There are four posts in progress. Lots has been going on. But I would just like to take a minute to acknowledge the fact that right now, in this moment, we are making history. We are living in a time when we can see the past in the future…we know that whatever happens in terms of the Supreme Court’s ruling, it will be historic. And I think that’s so cool.
When Obama was running, we were in a similar situation. We could see the past in the future, we could taste the history books that our kids will be reading in however many years (or like…websites? holograms? Google glasses?). However that election of 2008 turned out, we knew that it was going to make history.
I suppose the only thing that still confuses me is that some people believe they’re fighting a battle for the good, when they are really just on the wrong side of history. They’re on the side that is pretty much comparable to the “separate but equal” folks…the ones that most of my generation looks down upon.

The Why

There have been an unusual number of shootings in the news, the most tragic taking place at Sandy Hook Elementary School. If you haven’t heard about this, I suggest you reevaluate your priorities.
Everyone has their opinion about this, so I figured I would share mine if for no other reason than to just have a document of what I thought about this when I was 18. And then laugh at my ridiculously over-optimistic naïveté.
So, I don’t think it’s about guns. It’s not about guns. It’s not about guns.
It’s about you and me, and how much we all love seeing other people sink. When other people sink, we all of a sudden float a little closer to the light. Or we think we do, anyway. And we all encourage one another’s perception that we’re floating a little higher.
Guns do not kill people. People kill people. I’m not one of those guys running around trying to protect my precious guns, and I could not give a single shit about my right to bear arms. Maybe I should, but I don’t. I think I have a little too much faith in our government, and I really don’t think they would repeat the same mistakes made over and over again throughout history in terms of civilian access to certain weapons. I just want it to be clear that while I don’t think that guns are the problem, I also don’t actually care about my right to own them. That said, guns are definitely not the problem. That brings us to the infinitely frustrating question of, “What do we do?” I’m not telling everybody that I have all the answers, but I have the answer to this one. Are you ready?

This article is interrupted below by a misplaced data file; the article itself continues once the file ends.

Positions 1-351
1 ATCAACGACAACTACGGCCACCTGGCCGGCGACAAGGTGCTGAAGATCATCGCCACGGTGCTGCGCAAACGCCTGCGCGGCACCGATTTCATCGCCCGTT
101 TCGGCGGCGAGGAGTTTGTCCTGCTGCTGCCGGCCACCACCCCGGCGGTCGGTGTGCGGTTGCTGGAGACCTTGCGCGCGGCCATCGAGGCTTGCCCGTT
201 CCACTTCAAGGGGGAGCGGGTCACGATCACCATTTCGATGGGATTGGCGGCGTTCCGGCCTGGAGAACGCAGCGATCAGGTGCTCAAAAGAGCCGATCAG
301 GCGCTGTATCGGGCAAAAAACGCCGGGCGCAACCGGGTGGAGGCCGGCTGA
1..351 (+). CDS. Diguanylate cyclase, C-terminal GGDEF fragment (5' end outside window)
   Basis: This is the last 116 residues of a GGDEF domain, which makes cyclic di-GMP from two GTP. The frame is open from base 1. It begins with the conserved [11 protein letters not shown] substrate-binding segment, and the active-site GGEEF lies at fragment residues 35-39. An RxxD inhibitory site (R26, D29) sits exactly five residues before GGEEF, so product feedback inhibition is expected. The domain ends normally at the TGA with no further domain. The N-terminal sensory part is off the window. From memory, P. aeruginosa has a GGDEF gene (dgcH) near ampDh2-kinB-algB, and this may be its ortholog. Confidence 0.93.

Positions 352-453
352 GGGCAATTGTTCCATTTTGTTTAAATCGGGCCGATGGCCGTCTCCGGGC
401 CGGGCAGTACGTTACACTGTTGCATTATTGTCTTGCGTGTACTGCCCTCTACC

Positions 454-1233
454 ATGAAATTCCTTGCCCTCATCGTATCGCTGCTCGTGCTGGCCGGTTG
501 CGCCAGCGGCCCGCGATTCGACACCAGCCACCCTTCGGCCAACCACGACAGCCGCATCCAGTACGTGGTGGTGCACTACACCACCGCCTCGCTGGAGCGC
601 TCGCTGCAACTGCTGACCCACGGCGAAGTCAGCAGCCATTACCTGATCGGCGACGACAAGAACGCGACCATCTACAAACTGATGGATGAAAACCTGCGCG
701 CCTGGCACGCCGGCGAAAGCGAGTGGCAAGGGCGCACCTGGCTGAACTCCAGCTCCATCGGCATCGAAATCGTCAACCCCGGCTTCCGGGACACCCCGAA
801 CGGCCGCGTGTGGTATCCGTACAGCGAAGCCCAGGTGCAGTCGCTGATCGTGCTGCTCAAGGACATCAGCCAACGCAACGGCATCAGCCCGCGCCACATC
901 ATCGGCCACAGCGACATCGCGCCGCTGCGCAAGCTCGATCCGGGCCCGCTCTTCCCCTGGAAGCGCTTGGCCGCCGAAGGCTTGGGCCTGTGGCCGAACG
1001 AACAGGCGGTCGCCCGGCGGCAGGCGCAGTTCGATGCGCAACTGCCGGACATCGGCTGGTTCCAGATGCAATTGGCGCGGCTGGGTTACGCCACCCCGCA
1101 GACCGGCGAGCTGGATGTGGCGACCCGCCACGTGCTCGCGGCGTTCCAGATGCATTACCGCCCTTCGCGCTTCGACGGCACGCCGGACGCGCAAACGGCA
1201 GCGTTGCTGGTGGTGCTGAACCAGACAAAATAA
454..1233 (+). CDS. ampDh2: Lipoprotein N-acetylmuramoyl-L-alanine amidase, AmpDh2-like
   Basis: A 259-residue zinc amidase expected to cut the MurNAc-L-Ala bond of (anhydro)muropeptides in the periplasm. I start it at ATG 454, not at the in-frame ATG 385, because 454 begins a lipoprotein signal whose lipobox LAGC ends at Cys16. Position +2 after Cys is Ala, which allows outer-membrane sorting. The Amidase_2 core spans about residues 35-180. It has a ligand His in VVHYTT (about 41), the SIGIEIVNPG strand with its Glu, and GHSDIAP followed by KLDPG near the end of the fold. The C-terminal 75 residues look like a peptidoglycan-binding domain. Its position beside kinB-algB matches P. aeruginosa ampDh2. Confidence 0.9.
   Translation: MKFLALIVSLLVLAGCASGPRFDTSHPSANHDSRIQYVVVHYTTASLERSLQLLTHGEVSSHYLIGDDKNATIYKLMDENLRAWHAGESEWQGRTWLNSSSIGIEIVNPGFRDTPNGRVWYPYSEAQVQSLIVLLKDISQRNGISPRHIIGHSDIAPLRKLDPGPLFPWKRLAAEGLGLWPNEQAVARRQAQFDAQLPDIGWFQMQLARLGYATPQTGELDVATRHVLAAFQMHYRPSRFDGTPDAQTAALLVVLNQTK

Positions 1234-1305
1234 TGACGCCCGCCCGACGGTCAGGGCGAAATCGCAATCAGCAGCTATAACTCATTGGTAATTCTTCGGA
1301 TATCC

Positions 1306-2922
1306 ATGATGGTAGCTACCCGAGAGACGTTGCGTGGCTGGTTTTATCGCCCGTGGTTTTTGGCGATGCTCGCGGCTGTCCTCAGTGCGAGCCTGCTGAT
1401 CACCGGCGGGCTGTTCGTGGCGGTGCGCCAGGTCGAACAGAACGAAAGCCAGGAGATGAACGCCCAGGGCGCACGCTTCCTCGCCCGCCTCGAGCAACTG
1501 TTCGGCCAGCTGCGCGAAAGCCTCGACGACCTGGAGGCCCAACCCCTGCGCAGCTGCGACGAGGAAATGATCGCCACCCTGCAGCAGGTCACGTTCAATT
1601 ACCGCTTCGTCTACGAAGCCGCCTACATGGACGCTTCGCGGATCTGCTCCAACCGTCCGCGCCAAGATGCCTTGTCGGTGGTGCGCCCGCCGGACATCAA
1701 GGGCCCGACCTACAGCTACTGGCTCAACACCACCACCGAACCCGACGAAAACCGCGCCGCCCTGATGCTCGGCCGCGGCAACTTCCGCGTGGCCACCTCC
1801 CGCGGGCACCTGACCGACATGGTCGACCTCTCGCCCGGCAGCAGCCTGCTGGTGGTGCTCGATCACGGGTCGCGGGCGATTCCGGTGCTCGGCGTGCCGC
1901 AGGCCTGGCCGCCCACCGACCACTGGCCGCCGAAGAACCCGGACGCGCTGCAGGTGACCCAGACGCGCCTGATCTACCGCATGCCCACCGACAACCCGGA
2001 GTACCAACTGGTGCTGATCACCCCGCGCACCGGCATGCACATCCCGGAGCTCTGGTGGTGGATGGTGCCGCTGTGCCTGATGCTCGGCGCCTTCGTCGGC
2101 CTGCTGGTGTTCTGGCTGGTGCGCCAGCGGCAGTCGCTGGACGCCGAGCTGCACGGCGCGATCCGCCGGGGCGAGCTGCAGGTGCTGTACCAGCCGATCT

You sure?
The only way to prevent such tragedies as these from occurring is for all of us to stop being heartless douchebags to one another. That’s it. Stop raising our kids to be little manipulative brats, and stop thinking that we’re innocent. The blood of those 28 victims of Newtown is on all of our hands. That’s right…all 28 of them. Including Adam Lanza himself. A gun is not what killed those children. Adam Lanza is what killed those children. That gun is not the reason that 6 adults in the school, Lanza’s mother, and Lanza himself are dead. Adam Lanza is the reason they are dead.
We all have to stop acting so innocent. We, as people, suck. We suck. We love it when other people fail, because it gives us a chance. We hate to admit it to ourselves, but deep down, when we hear about that guy that spends his days in his basement playing video games and building computers and lacking any substantial form of human interaction, we love it. That means that there is one less person out there against whom we have to compete. To us, he is just another loser. “It’s his decision. He’s the one who chose that life for himself.”
Ok. Now why did he choose that life for himself?
When I was in 10th grade, I took AP European History with the one and only Mr. Kirsch. That guy was awesome. After class one day, Kirsch pulled me aside and told me to stop asking “why.” He told me that it was really actually a good thing that I was always asking “why,” because it showed that I actually cared about understanding rather than simply memorizing information. It showed that I understood the importance of the “why,” and it’s applicability to the future. But that in terms of my exams, I had to stop with the “why” and focus on the “who, what, where, and when.” The “why” was irrelevant as far as the AP was concerned, although it was critically relevant to our understanding of human nature, and how to prevent the recurrence of any mistake that has made history.